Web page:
> Hi,
>
> Can anyone help me to design a code to square binary number?
>
> Suppose "A" is a 5 bit number (a4a3a2a1a0)
>
> If we do A x A then the output result will be "0 a4 0 a3 0 a2 0 a1 0 a0 " ( a 10 bit number)


All these numbers look bigger than 5 or 10 bits!

>
> For example : Suppose A= 11111
> Then A x A = 11111 x 11111 = 0101010101 ( Xor operation is done for the adding to get the final result).


31 x 31 = 961 (11 1100 0001)

So clearly XORing is incorrect.

> Could anyone please help me out how to make a generalized code for squaring of a 5-bit number to get an output like this?
>


A square operation is precisely that, A * A. Most FPGAs have some
pretty good multipliers, best to use them.
 
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Gabor
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Posts: n/a
 
      07-20-2013
On 7/19/2013 6:23 PM, Fredxx wrote:
> On 19/07/2013 18:27, lokesh kumar wrote:
>> Hi,
>>
>> Can anyone help me to design a code to square binary number?
>>
>> Suppose "A" is a 5 bit number (a4a3a2a1a0)
>>
>> If we do A x A then the output result will be "0 a4 0 a3 0 a2 0 a1 0
>> a0 " ( a 10 bit number)

>
> All these numbers look bigger than 5 or 10 bits!
>


The syntax is not VHDL. He means for A to be a 5-bit vector
and the result ended up as:
'0' & A(4) $ '0' & A(3) $ '0' & A(2) $ '0' & A(1) $ '0' & A(0)

>>
>> For example : Suppose A= 11111
>> Then A x A = 11111 x 11111 = 0101010101 ( Xor operation is done for
>> the adding to get the final result).

>
> 31 x 31 = 961 (11 1100 0001)
>
> So clearly XORing is incorrect.
>


For the OP clearly "multiplication" or "squaring" is incorrect. He
apparently wants a different function that is similar to multiplication
but lacks any carries on the intermediate addition.

>> Could anyone please help me out how to make a generalized code for
>> squaring of a 5-bit number to get an output like this?
>>

>
> A square operation is precisely that, A * A. Most FPGAs have some
> pretty good multipliers, best to use them.


 
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rickman
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Posts: n/a
 
      07-20-2013
On 7/19/2013 11:38 PM, Gabor wrote:
> On 7/19/2013 6:23 PM, Fredxx wrote:
>> On 19/07/2013 18:27, lokesh kumar wrote:
>>> Hi,
>>>
>>> Can anyone help me to design a code to square binary number?
>>>
>>> Suppose "A" is a 5 bit number (a4a3a2a1a0)
>>>
>>> If we do A x A then the output result will be "0 a4 0 a3 0 a2 0 a1 0
>>> a0 " ( a 10 bit number)

>>
>> All these numbers look bigger than 5 or 10 bits!
>>

>
> The syntax is not VHDL. He means for A to be a 5-bit vector
> and the result ended up as:
> '0' & A(4) $ '0' & A(3) $ '0' & A(2) $ '0' & A(1) $ '0' & A(0)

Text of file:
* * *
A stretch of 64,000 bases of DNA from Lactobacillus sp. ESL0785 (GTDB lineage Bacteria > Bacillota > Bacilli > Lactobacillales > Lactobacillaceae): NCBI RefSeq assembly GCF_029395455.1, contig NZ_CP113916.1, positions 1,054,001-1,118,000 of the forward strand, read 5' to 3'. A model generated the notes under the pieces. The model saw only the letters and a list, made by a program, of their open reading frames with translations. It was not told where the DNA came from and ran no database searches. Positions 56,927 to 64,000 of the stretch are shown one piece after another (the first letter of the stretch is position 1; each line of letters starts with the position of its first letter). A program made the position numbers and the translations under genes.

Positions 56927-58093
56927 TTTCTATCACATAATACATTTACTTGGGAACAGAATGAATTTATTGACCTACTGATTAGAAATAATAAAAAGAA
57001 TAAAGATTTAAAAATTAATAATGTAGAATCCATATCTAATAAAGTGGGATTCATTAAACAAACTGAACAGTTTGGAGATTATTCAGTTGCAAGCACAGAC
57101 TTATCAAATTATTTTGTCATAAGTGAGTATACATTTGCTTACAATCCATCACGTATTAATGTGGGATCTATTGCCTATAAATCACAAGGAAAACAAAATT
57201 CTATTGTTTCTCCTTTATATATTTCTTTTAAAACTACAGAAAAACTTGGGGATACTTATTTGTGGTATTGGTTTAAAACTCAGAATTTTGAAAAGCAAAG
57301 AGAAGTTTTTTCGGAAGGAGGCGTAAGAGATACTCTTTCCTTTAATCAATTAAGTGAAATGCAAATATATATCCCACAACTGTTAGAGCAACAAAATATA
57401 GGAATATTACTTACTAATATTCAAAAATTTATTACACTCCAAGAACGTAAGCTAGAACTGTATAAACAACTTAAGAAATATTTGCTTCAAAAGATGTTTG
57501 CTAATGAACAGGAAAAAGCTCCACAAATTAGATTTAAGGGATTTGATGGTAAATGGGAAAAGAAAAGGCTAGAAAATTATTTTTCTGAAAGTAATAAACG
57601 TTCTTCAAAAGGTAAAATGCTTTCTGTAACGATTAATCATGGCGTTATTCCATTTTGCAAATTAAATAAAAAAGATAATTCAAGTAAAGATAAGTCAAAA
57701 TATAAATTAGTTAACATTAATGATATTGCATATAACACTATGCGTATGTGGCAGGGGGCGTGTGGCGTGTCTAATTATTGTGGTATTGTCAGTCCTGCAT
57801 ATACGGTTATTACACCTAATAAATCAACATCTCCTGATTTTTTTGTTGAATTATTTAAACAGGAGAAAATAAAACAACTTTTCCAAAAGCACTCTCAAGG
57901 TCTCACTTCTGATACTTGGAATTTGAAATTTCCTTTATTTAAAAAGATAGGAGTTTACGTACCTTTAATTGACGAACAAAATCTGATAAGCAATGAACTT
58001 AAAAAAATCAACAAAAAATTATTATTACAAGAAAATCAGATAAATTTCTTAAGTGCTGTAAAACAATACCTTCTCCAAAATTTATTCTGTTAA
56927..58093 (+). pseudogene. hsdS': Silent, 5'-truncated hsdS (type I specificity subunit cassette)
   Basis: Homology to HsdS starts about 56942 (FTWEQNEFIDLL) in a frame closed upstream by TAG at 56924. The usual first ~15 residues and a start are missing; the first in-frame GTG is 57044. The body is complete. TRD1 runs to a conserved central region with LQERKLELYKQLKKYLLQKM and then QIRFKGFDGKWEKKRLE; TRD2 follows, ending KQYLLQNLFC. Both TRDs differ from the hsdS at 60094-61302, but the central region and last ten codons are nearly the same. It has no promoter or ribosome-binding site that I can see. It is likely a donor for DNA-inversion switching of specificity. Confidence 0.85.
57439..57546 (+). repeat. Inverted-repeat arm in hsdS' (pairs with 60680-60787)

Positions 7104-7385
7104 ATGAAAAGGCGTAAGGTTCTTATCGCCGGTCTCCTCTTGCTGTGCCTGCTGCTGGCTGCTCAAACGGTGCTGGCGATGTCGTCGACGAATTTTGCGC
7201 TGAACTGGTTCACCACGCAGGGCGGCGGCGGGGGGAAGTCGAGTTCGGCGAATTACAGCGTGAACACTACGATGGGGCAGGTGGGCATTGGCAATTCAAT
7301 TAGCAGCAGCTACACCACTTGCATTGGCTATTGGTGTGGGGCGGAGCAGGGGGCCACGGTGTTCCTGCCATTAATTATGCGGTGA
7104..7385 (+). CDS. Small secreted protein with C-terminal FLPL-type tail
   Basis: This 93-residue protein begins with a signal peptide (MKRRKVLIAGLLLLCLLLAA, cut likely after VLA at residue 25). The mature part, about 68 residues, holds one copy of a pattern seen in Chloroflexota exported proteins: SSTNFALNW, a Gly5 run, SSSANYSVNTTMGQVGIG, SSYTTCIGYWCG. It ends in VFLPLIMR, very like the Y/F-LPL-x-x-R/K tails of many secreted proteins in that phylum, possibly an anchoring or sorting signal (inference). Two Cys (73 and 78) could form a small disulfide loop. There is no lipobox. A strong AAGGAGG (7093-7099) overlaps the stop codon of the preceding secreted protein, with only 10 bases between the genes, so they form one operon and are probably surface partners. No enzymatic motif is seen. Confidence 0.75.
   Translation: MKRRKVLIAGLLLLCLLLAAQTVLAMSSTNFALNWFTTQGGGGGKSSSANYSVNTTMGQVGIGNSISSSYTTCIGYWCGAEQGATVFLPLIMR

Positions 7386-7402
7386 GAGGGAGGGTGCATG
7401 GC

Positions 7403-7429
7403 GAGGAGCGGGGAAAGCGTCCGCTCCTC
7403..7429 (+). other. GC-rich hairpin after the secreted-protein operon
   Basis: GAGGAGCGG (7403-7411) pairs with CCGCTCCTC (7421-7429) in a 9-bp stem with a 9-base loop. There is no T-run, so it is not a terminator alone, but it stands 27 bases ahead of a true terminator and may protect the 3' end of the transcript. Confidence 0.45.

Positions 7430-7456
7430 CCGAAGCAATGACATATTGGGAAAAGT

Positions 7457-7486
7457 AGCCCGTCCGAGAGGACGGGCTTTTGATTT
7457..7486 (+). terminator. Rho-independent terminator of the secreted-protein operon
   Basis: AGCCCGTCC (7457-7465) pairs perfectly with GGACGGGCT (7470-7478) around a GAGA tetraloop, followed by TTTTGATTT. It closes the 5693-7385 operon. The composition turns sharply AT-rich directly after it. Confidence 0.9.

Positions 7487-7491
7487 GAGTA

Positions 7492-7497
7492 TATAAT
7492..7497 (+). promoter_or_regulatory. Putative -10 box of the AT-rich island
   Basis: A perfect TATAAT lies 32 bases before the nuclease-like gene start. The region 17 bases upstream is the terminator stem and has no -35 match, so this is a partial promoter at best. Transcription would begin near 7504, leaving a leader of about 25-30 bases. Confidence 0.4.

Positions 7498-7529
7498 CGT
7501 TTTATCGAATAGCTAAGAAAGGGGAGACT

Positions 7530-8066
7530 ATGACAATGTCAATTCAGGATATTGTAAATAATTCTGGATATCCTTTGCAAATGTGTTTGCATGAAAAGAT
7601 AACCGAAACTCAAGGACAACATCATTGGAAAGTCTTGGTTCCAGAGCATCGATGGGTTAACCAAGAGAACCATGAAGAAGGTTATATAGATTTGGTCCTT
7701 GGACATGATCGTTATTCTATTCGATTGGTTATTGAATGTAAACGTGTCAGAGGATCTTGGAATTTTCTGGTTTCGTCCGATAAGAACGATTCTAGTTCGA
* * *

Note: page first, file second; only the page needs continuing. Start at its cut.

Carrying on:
>
>>>
>>> For example : Suppose A= 11111
>>> Then A x A = 11111 x 11111 = 0101010101 ( Xor operation is done for
>>> the adding to get the final result).

>>
>> 31 x 31 = 961 (11 1100 0001)
>>
>> So clearly XORing is incorrect.
>>

>
> For the OP clearly "multiplication" or "squaring" is incorrect. He
> apparently wants a different function that is similar to multiplication
> but lacks any carries on the intermediate addition.
>
>>> Could anyone please help me out how to make a generalized code for
>>> squaring of a 5-bit number to get an output like this?
>>>

>>
>> A square operation is precisely that, A * A. Most FPGAs have some
>> pretty good multipliers, best to use them.


If he is doing a calculation on a polynomial, I understand why he wants
a multiply with no carries. Each term of the polynomial has a
coefficient which is all the terms of the same value summed together mod
2 (XOR). But I don't understand his other statements. As you showed
earlier his general form above for the product is not accurate. Or he
is saying something we don't understand.

From what I understand (or think I understand) this should be code he
could use.

subtype binary_num_5 is std_logic_vector (4 downto 0);
signal A : binary_num_5;
signal B : binary_num_5;

function square (arg : std_logic_vector) return std_logic_vector is
constant arg_Hi : integer := arg'HIGH;
constant arg_Lo : integer := arg'LOW;
constant arg_Len : integer := arg'LENGTH;
variable prod : std_logic_vector ((arg_Hi + arg_Len) downto arg_L)
:= (others => '0');
begin
for i in arg'range loop
prod := prod XOR std_logic_vector (
SHIFT_LEFT (RESIZE (unsigned(arg), 2*arg_Len), i));
end loop;
return prod;
end square;

....

B <= square (A);


I think this will do the job but I haven't tested it, so many errors can
be present! If nothing else, it should give a good idea on how to
proceed. I will say the whole thing is a little bit simpler if it is
done with unsigned type signals rather than std_logic_vector. This
would eliminate the type casts in the loop assignment statement.

prod := prod XOR SHIFT_LEFT (RESIZE (arg, 2*arg_Len), i));